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"A Mixture of Frailties", the third volume of Robertson Davies "Salterton" Trilogy, is his first extended engagement with one of the great neuroses of Canadian culture: Canada's artistic relationship to Europe, and particularly to Britain. Davies begins his story with the funeral of Louisa Bridgetower, the Salterton matron whose imposing presence ranges throughout the earlier volumes of the "Salterton" Trilogy. The substantial income from her estate is to be used to send an unmarried young woman to Europe to pursue an education in the arts. Mrs. Bridgetower's executors end up selecting Monica Gall, an almost entirely unschooled singer whose sole experience comes from performing with the Heart and Hope Gospel Quartet, a rough outfit sponsored by a small fundamentalist group. Monica soon finds herself in England, a pupil of some of Britain's most remarkable teachers and composers, and she gradually blossoms from a Canadian rube to a cosmopolitan soprano with a unique - and tragicomic - career.
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Robertson Davies (1913–1995) was born and raised in Ontario, and was educated at a variety of schools, including Upper Canada College, Queen’s University, and Balliol College, Oxford. He had three successive careers: as an actor with the Old Vic Company in England; as publisher of the Peterborough Examiner; and as university professor and first Master of Massey College at the University of Toronto, from which he retired in 1981 with the title of Master Emeritus.
He was one of Canada’s most distinguished men of letters, with several volumes of plays and collections of essays, speeches, and belles lettres to his credit. As a novelist, he gained worldwide fame for his three trilogies: The Salterton Trilogy, The Deptford Trilogy, and The Cornish Trilogy, and for later novels Murther & Walking Spirits and The Cunning Man.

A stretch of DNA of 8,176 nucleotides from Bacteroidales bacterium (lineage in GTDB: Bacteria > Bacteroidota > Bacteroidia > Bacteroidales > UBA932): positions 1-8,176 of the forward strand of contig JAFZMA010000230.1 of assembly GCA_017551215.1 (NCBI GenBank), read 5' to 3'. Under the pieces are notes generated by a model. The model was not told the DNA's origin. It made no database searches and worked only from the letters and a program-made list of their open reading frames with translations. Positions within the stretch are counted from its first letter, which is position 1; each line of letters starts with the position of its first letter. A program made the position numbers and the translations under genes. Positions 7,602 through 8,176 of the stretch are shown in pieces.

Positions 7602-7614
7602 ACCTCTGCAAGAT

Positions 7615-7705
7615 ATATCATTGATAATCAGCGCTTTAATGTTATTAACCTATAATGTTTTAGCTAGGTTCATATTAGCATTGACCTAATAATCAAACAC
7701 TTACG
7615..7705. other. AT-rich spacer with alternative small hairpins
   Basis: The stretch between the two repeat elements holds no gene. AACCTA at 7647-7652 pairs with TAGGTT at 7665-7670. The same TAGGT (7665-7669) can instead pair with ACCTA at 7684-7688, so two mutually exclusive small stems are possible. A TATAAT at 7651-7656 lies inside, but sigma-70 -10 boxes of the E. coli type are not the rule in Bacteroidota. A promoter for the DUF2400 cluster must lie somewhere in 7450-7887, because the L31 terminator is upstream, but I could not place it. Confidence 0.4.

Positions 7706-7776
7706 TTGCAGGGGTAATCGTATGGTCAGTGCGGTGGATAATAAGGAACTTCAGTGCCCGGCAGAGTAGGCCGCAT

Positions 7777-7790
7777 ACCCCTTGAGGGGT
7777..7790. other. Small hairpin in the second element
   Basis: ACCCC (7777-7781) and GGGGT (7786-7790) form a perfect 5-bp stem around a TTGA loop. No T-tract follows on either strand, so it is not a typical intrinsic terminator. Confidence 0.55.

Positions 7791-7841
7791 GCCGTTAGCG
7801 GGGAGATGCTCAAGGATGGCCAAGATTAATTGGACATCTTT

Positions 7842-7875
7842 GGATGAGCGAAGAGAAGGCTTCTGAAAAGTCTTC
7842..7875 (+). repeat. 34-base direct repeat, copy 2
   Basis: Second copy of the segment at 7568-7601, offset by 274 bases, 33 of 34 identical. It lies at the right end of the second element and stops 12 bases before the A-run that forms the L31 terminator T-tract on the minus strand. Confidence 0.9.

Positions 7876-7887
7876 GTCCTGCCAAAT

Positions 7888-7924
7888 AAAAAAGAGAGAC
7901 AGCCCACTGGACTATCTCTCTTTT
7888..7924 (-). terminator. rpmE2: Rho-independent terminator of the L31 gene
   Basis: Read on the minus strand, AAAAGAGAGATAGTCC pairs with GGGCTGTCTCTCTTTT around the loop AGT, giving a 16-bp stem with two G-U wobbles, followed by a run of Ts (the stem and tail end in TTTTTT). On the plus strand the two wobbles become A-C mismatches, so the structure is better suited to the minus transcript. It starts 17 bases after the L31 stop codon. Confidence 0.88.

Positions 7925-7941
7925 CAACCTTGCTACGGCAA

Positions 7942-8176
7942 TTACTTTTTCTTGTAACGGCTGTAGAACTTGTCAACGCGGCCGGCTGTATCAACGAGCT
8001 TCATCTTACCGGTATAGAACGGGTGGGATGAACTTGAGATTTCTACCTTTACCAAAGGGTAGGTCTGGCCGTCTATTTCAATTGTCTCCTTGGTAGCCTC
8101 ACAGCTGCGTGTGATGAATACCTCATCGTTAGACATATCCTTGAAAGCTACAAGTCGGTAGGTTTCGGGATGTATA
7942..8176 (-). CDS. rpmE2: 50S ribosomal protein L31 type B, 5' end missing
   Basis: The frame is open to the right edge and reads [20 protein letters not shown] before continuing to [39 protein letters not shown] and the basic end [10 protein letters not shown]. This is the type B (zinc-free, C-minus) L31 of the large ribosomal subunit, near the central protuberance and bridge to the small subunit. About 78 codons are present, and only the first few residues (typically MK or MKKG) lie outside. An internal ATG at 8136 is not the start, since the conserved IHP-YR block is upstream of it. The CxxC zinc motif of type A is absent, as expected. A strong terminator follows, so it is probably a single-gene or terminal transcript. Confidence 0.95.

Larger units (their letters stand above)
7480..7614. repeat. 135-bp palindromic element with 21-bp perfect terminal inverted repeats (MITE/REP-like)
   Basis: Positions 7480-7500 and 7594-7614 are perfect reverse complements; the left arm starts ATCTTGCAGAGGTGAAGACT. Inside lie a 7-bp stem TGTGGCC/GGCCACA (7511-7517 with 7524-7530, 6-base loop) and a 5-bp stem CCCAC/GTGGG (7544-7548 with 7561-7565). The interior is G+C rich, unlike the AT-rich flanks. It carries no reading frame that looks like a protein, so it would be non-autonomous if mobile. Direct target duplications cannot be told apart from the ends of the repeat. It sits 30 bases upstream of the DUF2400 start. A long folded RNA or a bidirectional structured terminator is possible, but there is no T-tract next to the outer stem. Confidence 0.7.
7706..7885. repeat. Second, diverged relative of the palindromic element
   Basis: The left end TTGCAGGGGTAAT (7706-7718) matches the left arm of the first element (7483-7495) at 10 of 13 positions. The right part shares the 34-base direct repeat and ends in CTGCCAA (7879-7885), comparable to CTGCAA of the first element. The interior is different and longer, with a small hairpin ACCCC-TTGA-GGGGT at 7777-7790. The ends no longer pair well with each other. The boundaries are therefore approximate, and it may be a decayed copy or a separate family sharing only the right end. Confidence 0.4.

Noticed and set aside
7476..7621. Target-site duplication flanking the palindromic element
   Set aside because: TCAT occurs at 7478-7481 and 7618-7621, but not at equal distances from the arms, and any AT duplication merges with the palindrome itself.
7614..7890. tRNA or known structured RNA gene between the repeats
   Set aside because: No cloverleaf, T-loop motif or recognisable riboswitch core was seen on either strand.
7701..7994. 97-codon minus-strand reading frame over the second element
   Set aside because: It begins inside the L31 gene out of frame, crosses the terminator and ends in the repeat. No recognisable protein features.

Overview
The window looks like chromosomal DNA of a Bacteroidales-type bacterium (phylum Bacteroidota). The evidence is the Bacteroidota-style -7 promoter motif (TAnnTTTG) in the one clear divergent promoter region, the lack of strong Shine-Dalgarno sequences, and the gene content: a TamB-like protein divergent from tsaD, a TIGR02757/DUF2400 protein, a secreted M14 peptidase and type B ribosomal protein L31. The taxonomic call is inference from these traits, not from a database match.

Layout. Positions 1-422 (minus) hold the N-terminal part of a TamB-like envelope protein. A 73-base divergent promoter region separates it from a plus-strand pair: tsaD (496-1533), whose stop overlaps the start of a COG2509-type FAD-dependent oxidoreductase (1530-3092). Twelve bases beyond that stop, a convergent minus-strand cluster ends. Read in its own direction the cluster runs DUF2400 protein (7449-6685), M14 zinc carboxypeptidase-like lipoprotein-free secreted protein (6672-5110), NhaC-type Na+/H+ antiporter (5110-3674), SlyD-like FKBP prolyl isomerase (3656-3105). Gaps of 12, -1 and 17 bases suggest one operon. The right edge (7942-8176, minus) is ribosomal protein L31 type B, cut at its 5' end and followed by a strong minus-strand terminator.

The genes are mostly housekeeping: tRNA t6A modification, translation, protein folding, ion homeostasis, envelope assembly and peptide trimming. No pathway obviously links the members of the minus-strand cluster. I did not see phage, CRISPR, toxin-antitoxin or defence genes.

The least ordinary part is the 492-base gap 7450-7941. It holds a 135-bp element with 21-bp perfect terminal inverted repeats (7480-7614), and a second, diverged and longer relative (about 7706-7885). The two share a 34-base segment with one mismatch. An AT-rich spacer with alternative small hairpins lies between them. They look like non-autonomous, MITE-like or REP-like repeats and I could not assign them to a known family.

His career was marked by many honours: He was the first Canadian to be made an Honorary Member of the American Academy of Arts and Letters, he was a Companion of the Order of Canada, and he received honorary degrees from twenty-six American, Canadian, and British universities.
A mother posthumously stifles her son but grants a stranger spectacular opportunity. Third in a trilogy, yet independently satisfying, this presentation encourages listeners to seek more of Davies's beguiling prose. Will the audience pursue other narrations by Frederick Davidson? Fate, and what individuals do with it or in spite of it, are prevalent themes in Davies's writing, and a voice so incessantly rich and erudite as Davidson's poses an apropos question: Does Mr. Davidson have to work harder to overcome the gift of his deep, mellifluous tones? He reads expressively as various characters, yet his golden voice never actually seems to modulate. However, the words somehow outshine the voice delivering them, as they should. What power, yet whose: Davidson's or Davies's? D.J. (c)AudioFile, Portland, Maine
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Book Description Penguin Canada, 1980. Paperback. Condition: New. Never used!. Seller Inventory # P110140054324
Book Description Penguin Canada. PAPERBACK. Condition: New. 0140054324 New Condition. Seller Inventory # NEW7.0960896
Book Description Condition: New. New. Seller Inventory # STORE-0140054324
Book Description Penguin Canada, 1980. Condition: New. book. Seller Inventory # MB011DBFQQC
Book Description Penguin Books, 1980. Paperback. Condition: New. Seller Inventory # DADAX0140054324